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Proceedings Paper

Multivariable analysis, correlation, and prediction
Author(s): Misty Blowers; Jose Iribarne; Gary Scott
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Paper Abstract

Making best use of multi-point observations and sensor information to forecast future events in complex real time systems is a challenge which presents itself in many military and industrial problem domains. The first step in tackling these challenges is to analyze and understand the data. Depending on the algorithm used to forecast a future event, improvements to a prediction can be realized if one can first determine the nature and extent of variable correlations, and for the purposes of prediction, quantify the strength of the correlations of input variables to output variables. This is no easy task since sensor readings and operator logs are sometimes inconsistent and/or unreliable, some catastrophic failures can be almost impossible to predict, and time lags and leads in a given system may vary from one day to the next. Correlation analysis techniques can help us deal with some of these problems. They allow us to find out what variables may be strongly correlated to major events. After detecting where the strongest correlations exist, one must choose a model which can best predict the possible outcomes that could occur for a number of possible scenarios. The model must be tested and evaluated, and sometimes it is necessary to go back to the feature selection stage of the model design process and reevaluate the available sensory data and inputs. An industrial process example is adopted in this research to both highlight the issues that arise in complex systems and to demonstrate methods of addressing such issues.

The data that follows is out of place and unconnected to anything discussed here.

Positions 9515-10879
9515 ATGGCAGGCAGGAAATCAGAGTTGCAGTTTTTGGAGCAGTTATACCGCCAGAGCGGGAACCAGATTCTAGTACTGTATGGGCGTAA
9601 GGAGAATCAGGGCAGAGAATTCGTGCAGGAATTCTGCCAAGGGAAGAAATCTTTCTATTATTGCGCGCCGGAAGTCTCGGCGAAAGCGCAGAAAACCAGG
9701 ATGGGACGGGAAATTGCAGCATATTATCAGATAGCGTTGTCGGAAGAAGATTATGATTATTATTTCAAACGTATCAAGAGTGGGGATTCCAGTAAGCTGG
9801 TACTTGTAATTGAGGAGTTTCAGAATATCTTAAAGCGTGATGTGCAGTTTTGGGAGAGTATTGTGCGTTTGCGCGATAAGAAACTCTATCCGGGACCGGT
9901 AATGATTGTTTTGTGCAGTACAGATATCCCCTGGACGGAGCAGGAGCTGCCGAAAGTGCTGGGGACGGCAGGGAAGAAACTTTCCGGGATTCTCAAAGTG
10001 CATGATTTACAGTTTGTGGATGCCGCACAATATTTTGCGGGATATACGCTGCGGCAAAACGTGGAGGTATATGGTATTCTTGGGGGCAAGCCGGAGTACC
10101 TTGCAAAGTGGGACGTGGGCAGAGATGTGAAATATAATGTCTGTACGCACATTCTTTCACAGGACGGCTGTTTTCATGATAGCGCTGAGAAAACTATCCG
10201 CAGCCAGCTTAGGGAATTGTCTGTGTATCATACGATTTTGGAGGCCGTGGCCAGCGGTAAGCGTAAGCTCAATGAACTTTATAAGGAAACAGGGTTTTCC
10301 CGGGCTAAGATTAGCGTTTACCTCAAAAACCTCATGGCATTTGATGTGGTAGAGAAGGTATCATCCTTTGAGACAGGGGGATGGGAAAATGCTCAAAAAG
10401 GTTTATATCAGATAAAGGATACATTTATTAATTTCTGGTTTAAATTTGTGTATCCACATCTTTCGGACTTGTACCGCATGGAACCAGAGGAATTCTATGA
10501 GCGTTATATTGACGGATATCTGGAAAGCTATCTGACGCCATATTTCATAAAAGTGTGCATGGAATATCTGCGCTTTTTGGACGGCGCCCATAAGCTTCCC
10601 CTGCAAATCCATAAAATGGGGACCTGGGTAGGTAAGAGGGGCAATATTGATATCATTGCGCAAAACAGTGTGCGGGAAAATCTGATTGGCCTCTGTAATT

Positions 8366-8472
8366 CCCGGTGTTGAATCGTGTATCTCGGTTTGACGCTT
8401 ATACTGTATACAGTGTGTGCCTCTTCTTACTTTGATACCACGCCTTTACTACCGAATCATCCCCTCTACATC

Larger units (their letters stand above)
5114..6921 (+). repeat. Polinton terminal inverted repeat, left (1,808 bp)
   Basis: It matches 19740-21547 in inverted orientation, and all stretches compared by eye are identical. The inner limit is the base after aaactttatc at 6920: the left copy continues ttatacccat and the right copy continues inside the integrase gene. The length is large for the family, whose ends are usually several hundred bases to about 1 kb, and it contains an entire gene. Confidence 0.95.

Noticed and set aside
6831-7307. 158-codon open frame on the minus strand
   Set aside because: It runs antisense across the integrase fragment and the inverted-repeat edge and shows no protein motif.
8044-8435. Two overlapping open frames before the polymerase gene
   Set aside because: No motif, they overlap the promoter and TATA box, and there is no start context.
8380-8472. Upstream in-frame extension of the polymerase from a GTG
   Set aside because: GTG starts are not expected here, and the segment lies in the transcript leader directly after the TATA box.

Paper Details

Date Published: 28 April 2009
PDF: 10 pages
Proc. SPIE 7347, Evolutionary and Bio-Inspired Computation: Theory and Applications III, 734702 (28 April 2009); doi: 10.1117/12.821899
Show Author Affiliations
Misty Blowers, Air Force Research Lab. (United States)
Jose Iribarne, RockTenn (United States)
Gary Scott, SUNY College of Environmental Science and Forestry (United States)

Published in SPIE Proceedings Vol. 7347:
Evolutionary and Bio-Inspired Computation: Theory and Applications III
Teresa H. O'Donnell; Misty Blowers; Kevin L. Priddy, Editor(s)

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